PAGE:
Science Poetry

Clashing Symbols

“The marvelous metals are able
To make up quite a lot of the table
That we term periodic:
Collection symbolic 
Wherein lies each element’s label.”  

The 21 October 2019 limerick was written as part of National Chemistry Week 2019. It provides an overview of the periodic table of the elements (PTE), the relative populations of metallic and non-metallic elements on the PTE, and the use of chemical symbols on the PTE.   

“The marvelous metals are able /
To make up quite a lot of the table /
That we term periodic…”
A wide number of chemical properties and principles can be gleaned from an understanding of the periodic table of the elements (PTE).  For instance, metallic character versus non-metallic character can be assessed: the left side of the PTE includes metals, and the right side of the PTE includes non-metals.  Roughly 80% of the elements are metals; they thus “make up quite a lot of the [periodic] table.”  The dividing line between metals and non-metals is often referred to as a “staircase,” given its appearance; the semimetal or metalloid elements are collected in this range of the PTE.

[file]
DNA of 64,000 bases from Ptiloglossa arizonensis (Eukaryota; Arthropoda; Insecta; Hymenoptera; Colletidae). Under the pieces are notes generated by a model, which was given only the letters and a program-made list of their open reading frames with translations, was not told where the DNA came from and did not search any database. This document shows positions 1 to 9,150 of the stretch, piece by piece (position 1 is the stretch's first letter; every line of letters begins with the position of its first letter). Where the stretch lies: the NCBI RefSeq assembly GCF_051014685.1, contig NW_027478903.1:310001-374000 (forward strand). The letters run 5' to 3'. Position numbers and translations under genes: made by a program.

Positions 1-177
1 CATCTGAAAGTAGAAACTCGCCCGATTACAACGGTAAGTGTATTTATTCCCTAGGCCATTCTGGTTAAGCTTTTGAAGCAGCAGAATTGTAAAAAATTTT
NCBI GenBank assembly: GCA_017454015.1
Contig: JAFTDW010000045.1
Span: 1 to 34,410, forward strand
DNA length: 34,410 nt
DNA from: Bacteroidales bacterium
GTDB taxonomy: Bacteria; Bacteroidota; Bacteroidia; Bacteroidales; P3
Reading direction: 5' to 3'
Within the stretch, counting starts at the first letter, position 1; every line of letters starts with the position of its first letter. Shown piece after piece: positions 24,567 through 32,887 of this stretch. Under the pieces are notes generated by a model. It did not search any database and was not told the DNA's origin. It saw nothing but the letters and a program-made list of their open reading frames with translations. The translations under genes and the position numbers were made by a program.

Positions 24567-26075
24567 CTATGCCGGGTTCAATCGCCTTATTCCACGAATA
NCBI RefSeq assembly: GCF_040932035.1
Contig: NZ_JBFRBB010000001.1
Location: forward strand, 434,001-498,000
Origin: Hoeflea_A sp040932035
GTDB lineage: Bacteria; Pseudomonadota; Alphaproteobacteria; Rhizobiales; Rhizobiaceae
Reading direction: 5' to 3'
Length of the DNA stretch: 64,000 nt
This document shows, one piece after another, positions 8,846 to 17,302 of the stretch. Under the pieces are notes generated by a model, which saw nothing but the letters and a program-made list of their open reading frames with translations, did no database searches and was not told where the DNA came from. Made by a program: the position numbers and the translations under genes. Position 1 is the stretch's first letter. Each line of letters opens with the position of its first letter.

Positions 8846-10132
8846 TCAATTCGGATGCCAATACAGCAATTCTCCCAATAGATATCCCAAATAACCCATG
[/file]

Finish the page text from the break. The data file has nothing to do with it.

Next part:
“Collection symbolic /
Wherein lies each element’s label.”
The periodic table uses chemical symbols as a convenient shorthand for the element names; the label for each element is a one-letter or two-letter symbol. 

Sometimes, these labels are predictable given the name of the element, as with cobalt (Co), for which the symbol is intuitive.  Other times, the labels reflect a name expressed in a different language, as with iron (Fe) and potassium (K); both of these take their abbreviations from the Latin words for the elements (ferrum and kalium, respectively).  The title of this piece alludes to the idea that these instances can seem frustrating and dissonant, as one is learning chemistry; the idea of “metallic symbols” here provides an intriguing play on words with “metallic cymbals.”

As with an introductory approach to any subject, some degree of memorization is inherent and important in learning to use the periodic table efficiently as a disciplinary tool.